August 21, 2020
As a young actor, I took a great deal of pride in the training I’d received at a reputable professional actor training program at a prominent university. I, boldly, left school in my early twenties, having acquired a new-found emotional awareness, sensitivity and facility that I knew would serve me well as I hit the streets of New York City; convinced I had all the skills I needed to make all my dreams come true. The business soon taught me otherwise. Unfortunately, what I had failed to learn at my prestigious school was that my ability to feel my feelings did not make me a talented actor. For actors are not professional “feelers”. They are professional storytellers. A gifted coach helped me to understand that my real talent as an actor lies not in my ability to feel, but in my ability to effectively tell a compelling story. It’s not about me. It’s about the story! To be sure, my feelings are an important element in the imaginative process, but they are not the end result. What a liberating concept to, finally, learn and embrace. As entertainment professionals, we are ALL in service to story.
To work professionally, actors must be able to demonstrate measurable storytelling skills. Great writing helps actors develop an understanding of the elements of effective storytelling, and how to lift a story off the page. So, working on material from the work of great playwrights teaches actors employable skills. Monologues, pulled from great plays, serve actors professionally, by showcasing an actor’s ability to cast themselves well, effectively tell a clear and compelling story, demonstrate an actor’s talent for making strong choices, and his overall commitment to, and love of, craft. An actor can avoid “imposter syndrome” by working on writing of the highest caliber. An actor prepared with a minimum of six monologues, of varying lengths and styles that are fully explored, rehearsed and ready to perform, show casting professionals that, if cast, they’ll be in good hands. Be the most prepared actor in the room and you’ll never break your own heart.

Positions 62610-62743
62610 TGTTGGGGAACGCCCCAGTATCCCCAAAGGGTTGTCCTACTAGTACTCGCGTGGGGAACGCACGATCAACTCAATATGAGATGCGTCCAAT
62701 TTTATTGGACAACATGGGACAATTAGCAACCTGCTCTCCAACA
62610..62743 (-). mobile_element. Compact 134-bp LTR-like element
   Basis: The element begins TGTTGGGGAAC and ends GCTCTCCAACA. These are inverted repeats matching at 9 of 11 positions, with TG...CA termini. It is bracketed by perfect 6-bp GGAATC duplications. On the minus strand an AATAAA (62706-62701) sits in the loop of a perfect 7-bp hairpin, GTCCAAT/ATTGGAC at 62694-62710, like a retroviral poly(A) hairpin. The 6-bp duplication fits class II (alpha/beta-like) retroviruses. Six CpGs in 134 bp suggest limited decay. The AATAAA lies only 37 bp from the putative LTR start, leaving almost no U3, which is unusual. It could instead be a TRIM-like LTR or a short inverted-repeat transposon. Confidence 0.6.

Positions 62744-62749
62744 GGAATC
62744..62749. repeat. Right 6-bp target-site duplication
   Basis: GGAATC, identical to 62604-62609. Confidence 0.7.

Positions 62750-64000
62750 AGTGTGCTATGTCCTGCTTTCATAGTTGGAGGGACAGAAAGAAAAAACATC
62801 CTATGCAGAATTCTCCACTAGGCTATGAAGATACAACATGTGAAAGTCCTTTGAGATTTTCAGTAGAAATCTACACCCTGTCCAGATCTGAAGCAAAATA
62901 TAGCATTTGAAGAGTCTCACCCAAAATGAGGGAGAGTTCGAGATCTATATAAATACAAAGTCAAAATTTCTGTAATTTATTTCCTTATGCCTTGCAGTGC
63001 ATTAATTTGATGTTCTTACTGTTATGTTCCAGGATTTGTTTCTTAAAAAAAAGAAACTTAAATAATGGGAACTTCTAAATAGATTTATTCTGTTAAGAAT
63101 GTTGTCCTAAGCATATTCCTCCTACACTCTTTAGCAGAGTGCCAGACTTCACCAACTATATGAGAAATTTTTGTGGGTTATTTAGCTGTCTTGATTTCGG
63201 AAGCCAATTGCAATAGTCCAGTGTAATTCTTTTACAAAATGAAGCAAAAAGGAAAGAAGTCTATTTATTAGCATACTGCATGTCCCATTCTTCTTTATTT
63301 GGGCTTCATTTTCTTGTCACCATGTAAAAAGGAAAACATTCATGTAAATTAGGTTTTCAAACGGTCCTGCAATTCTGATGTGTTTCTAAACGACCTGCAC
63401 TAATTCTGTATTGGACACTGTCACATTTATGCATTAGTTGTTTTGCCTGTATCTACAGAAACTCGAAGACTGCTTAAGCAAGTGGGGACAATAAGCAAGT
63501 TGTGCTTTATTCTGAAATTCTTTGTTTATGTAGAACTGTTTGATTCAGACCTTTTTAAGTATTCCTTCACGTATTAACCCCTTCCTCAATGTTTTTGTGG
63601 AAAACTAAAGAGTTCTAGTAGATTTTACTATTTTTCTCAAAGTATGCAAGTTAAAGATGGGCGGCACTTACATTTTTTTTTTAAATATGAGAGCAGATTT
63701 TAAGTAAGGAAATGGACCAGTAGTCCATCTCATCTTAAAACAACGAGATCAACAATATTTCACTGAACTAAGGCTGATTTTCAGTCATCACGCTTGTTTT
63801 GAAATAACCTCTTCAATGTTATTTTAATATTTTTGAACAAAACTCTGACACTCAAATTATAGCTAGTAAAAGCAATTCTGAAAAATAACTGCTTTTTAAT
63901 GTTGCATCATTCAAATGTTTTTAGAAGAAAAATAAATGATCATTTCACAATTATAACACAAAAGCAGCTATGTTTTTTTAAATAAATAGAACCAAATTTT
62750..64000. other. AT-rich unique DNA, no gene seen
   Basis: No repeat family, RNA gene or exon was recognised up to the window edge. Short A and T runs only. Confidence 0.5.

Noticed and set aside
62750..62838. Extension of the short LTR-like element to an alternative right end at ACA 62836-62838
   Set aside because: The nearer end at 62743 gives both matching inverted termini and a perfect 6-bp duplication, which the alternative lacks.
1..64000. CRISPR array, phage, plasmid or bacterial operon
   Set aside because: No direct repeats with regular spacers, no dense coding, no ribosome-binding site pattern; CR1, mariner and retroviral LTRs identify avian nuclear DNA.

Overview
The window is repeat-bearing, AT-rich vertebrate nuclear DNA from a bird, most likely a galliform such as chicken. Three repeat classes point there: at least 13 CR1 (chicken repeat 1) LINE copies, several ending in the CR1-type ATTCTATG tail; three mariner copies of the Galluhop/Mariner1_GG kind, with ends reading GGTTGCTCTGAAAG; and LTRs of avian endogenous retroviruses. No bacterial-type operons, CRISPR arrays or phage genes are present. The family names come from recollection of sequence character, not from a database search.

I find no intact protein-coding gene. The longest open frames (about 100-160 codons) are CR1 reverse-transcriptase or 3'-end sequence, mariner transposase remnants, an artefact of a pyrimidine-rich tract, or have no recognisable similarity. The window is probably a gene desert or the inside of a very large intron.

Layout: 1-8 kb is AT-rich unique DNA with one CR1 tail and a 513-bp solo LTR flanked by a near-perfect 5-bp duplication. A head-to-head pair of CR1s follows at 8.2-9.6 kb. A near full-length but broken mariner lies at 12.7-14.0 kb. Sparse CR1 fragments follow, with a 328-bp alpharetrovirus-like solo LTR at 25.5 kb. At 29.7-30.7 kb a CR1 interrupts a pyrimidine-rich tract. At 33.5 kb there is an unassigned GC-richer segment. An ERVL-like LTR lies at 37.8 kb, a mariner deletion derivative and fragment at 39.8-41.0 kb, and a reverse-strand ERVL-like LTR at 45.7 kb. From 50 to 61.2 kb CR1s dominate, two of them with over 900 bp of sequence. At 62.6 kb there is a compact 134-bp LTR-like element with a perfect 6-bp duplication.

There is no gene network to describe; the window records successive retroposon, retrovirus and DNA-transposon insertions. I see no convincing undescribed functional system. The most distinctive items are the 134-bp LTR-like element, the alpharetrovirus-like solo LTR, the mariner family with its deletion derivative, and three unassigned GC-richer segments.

by Mark Guerette